As summer inches closer, it has left many wondering how the higher temperatures will affect the novel coronavirus.
After all, if the coronavirus behaves like the seasonal flu, warmer temperatures could weaken the virus and allow normal life to resume, right?
Unfortunately, experts don’t think that will be the case.
A new working paper has been tracking how weather and other environmental conditions, such as pollution, affect the transmission of COVID-19 around the world.
In short, the forecast from researchers looks grim. Warm weather alone will not effectively control the spread of the virus in the United States nor abroad.
Researchers assembled and analyzed data from nearly 4,000 global locations. They also developed interactive figures that make it easy to understand their evidence-based projections. Using 2019-2020 weather data for each location, the maps and graphs show the predicted impact of local weather on COVID-19 transmission from May 2020 through April 2021.
The study was conducted by researchers at six academic institutions. Those researchers found that while warm weather could play a small role in slowing the virus in a few places for a short amount of time, it’s not going to be enough.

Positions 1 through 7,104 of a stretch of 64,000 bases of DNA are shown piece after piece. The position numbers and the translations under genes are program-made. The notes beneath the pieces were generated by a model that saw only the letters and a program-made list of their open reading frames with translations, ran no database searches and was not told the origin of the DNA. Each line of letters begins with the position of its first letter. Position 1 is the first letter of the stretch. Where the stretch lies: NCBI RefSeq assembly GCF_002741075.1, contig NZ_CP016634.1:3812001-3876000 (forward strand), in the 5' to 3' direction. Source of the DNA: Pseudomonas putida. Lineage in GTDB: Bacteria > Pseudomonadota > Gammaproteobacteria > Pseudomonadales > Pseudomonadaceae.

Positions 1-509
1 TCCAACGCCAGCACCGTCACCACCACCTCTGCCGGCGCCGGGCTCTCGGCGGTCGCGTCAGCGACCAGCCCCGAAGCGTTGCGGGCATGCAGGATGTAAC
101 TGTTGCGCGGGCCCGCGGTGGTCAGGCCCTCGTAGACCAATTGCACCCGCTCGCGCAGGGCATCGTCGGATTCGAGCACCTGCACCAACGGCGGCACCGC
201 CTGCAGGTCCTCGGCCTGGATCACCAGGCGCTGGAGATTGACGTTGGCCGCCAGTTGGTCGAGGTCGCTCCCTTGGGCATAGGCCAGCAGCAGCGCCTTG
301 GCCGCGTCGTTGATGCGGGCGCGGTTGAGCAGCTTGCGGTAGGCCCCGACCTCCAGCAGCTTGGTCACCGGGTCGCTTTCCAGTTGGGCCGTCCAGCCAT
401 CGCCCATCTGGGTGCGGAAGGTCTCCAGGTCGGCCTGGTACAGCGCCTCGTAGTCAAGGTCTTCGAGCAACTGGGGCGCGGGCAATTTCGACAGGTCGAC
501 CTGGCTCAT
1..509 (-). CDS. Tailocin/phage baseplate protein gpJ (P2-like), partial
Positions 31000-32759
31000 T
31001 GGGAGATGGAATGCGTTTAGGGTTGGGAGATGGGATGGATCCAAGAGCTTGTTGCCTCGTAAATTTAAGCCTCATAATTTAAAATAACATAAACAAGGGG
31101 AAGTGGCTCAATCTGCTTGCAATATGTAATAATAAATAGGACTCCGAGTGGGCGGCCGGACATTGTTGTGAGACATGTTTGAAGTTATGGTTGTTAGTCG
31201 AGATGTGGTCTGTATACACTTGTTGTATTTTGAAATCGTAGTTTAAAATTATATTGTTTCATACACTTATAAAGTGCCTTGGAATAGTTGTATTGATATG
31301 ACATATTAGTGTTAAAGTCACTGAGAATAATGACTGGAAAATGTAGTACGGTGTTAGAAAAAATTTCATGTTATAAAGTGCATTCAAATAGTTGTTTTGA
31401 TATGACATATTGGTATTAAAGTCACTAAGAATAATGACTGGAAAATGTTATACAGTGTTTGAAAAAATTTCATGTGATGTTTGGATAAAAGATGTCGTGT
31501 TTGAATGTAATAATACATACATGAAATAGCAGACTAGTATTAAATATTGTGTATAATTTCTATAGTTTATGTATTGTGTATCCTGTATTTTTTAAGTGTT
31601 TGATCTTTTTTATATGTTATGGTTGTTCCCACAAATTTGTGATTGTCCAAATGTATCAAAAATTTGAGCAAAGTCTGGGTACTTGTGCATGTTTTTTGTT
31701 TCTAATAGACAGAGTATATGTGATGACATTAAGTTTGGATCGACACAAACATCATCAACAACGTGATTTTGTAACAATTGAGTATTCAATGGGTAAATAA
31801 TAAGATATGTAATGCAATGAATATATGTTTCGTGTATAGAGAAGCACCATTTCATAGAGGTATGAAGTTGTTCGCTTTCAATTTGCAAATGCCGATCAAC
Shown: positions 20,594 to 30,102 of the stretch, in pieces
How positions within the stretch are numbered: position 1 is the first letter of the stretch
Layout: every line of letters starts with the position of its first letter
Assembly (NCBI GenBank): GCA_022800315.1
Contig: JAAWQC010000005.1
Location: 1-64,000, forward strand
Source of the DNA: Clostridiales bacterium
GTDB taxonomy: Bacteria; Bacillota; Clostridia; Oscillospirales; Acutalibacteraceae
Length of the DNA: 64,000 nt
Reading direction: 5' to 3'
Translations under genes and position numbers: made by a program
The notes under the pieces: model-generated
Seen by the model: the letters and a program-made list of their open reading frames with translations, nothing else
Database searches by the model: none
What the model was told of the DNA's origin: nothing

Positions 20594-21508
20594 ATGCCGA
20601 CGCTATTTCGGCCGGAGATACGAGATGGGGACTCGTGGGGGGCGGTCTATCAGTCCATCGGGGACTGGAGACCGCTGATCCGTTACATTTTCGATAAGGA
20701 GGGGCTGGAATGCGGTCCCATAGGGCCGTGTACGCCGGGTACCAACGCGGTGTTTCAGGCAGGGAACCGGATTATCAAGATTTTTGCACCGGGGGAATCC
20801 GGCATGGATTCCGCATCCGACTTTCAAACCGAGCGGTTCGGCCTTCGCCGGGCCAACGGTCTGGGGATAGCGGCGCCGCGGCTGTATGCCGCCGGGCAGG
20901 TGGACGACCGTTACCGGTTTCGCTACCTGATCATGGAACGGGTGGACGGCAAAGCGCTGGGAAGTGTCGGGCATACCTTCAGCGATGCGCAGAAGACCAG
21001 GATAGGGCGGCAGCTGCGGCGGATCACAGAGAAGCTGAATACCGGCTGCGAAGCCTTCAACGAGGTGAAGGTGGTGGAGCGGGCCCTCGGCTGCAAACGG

“At the end of the day, this whole effect from weather and pollution is still pretty minor,” said Mohammad Jalali, an assistant professor at Harvard Medical School. Jalali is also one of the study’s authors.
He added, “No government should rely on the effect of the weather.”
Some of the hottest cities in the US could see some reprieve. In places like Phoenix, AZ, high temperatures could drive down the rate of infections by over 40 percent.
Similarly, hotter months in parts of India and Pakistan could also make the rate of infections drop by half.
However, this isn’t the same across the board. Most places won’t see such a drastic reduction in infections.
That means that without social distancing and other interventions, the novel coronavirus will continue to spread rapidly — even through the summer. It looks like stay-at-home orders and face masks will still be necessary throughout the heat.
Of course, like all weather forecasts, it’s just that: a forecast. There is still uncertainty about the results, and it’s possible that other researchers could come up with different projections.
However, all evidence currently available suggests that weather does not play enough of a role in coronavirus transmission to rely on it alone.
You can see the projection tools on the Harvard University website.